Positive Money: Reforming the banking sector
1 June 2012 - Impact Hub

On 2nd May 2012 the Hub Islington hosted an event entitled “Is Banking To Blame for Poverty & Debt?”
The talk was given by Ben Dyson, the founder of Positive Money, a not-for-profit organisation formed to raise awareness of the deep flaws in our current monetary system. They have written a guest blog for the Hub…
 
Our current money system is one that serves the needs of banks, but is extraordinarily harmful for the rest of society, as the last few years have shown.
The good news is that a bit of intelligent redesign of the monetary system could give us a w
ay to deal with the current crisis of debt and unemployment.
The key flaw in our current banking system is that almost all money is now created by private banks as debt. Right now, 97% of money in the UK is in the form of electronic numbers in people’s bank accounts. This digital money is actually very different from the cash in your pocket: unlike the cash, all this digital money is created by the private companies that you and I know as ‘banks’. When someone takes out a loan from a bank, the money that appears in the borrower’s account isn’t taken from anyone else’s account. It’s simply typed into a computer system. Almost all of our electronic money these days was created in this way, out of nothing, by banks. (If you find this hard to believe, see the New Economics Foundation’s book Where Does Money Come From?)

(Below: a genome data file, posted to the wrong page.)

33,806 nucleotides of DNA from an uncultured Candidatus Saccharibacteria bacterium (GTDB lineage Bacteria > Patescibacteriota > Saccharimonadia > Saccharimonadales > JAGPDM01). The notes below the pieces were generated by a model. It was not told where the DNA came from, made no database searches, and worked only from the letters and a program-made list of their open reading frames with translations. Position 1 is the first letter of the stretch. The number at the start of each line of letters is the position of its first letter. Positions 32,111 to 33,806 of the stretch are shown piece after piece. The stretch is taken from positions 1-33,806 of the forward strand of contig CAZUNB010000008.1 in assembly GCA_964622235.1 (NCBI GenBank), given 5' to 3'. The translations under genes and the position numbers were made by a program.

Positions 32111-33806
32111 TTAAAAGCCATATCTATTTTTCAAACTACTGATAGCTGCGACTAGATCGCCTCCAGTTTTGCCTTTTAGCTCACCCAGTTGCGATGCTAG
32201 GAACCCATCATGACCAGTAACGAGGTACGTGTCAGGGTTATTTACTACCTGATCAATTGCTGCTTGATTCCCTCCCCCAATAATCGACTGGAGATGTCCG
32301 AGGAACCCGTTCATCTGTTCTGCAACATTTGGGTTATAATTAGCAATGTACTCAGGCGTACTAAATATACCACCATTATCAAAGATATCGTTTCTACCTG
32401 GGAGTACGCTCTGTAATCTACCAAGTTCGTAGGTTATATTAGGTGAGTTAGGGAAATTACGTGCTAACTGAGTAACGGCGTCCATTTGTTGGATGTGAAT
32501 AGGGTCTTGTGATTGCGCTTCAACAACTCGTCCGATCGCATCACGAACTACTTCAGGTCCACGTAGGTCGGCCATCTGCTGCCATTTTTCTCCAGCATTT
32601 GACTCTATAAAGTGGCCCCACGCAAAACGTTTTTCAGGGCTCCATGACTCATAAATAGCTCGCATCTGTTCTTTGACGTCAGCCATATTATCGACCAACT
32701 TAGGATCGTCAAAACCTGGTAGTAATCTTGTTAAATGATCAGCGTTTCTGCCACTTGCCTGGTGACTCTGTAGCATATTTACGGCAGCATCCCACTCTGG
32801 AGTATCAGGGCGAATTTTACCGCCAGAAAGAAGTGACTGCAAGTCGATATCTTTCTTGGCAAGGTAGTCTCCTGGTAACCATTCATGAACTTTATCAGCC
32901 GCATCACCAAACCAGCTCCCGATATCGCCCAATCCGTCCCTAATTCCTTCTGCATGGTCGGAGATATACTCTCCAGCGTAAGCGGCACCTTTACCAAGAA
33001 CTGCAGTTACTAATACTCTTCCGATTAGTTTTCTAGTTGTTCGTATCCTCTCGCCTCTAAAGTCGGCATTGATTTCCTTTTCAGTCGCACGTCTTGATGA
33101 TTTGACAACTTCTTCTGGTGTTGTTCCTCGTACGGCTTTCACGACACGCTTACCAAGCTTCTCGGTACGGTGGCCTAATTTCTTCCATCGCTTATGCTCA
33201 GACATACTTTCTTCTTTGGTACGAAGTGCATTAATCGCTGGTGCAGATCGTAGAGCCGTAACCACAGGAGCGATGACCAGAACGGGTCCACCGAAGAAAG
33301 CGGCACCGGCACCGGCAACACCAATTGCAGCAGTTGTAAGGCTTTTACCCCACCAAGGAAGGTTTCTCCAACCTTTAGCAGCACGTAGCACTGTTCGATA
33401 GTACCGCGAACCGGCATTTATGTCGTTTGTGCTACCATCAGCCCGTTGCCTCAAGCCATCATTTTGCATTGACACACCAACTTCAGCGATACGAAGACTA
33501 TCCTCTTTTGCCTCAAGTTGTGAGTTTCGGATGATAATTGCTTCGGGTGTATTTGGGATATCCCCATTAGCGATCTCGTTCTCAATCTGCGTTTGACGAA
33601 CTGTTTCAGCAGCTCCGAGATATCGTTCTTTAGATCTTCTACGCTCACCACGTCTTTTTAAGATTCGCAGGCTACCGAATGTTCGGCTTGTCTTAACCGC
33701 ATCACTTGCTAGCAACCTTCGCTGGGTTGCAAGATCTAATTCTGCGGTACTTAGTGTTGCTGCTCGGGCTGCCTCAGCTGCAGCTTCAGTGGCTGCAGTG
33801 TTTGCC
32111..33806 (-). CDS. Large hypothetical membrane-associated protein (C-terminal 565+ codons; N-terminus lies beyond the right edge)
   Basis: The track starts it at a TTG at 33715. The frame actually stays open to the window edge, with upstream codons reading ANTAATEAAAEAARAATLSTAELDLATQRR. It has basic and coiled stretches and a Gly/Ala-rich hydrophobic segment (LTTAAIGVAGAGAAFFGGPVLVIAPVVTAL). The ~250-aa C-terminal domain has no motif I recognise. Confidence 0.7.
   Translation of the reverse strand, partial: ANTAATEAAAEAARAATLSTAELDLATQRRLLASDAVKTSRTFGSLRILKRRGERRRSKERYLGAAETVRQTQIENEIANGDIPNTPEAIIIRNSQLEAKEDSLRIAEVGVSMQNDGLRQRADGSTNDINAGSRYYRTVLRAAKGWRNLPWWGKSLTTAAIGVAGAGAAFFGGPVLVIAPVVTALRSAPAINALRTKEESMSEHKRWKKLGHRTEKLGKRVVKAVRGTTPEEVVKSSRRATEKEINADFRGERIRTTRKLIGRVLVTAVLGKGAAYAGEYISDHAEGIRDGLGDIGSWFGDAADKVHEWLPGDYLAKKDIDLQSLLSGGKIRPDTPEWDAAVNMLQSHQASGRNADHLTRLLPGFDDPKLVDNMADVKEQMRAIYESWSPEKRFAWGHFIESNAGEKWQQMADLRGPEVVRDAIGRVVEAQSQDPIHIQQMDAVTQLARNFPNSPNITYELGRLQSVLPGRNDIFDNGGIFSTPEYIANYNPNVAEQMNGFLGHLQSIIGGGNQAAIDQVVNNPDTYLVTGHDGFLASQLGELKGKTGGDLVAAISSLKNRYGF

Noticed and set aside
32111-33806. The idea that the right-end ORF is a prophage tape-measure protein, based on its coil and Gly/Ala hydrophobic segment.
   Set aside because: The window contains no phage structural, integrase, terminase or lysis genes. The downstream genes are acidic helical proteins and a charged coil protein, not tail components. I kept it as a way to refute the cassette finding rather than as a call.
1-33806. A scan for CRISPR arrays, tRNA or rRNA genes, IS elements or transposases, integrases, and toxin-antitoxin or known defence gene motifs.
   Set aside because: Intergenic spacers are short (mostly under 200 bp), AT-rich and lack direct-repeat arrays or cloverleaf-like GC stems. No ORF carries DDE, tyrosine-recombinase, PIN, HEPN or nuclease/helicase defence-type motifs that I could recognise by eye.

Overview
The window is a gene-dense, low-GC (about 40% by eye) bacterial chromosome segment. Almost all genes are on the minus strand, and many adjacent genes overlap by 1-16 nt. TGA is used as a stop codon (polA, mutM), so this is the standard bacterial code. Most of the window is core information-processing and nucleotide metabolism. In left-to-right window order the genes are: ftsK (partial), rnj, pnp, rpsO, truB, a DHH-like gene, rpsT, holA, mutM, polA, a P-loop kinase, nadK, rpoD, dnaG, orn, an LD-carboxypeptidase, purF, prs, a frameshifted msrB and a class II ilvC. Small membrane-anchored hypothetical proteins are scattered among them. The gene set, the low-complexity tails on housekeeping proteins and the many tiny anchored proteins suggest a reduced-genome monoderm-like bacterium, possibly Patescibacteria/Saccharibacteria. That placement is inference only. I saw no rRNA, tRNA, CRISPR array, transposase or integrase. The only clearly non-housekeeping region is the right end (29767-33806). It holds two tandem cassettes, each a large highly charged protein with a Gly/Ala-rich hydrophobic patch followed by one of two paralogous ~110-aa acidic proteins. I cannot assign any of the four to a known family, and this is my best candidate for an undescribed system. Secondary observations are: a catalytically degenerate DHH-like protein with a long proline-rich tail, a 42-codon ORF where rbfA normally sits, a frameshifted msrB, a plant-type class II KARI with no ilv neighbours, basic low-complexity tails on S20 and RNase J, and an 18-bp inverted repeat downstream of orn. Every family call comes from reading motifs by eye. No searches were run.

The problem with this system is that if we want more money in the economy, then the only way to get it is to borrow more from the banks. While you personally might be able to rein in your spending and get out of debt, it’s impossible for the public as a whole to pay down our collective debts. We are collectively forced into debt by the fact that we have to borrow all the money we need to run the UK economy from the banks. If we didn’t go into debt, there would be no money and the economy would grind to a halt like a car engine with a serious oil leak.
You can watch this 20 mins video to learn more about what does the current banking system mean for housing, debt, inequality, jobs, businesses and taxes.
We need to fundamentally change the money system if we want to deal with our mountain of personal and household debt. Instead of a licence to electronically ‘print’ money as debt, we need a source of ‘debt-free’ money.
At Hub Islington last month, a room full of people discussed their views on what/how this source of debt-free money should be


Interesting ideas came out of the discussion included: